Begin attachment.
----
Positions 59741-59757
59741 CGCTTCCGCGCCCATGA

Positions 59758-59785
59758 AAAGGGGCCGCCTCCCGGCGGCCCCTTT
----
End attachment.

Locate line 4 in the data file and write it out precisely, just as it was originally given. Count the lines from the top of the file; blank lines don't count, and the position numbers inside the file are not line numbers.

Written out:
59758 AAAGGGGCCGCCTCCCGGCGGCCCCTTT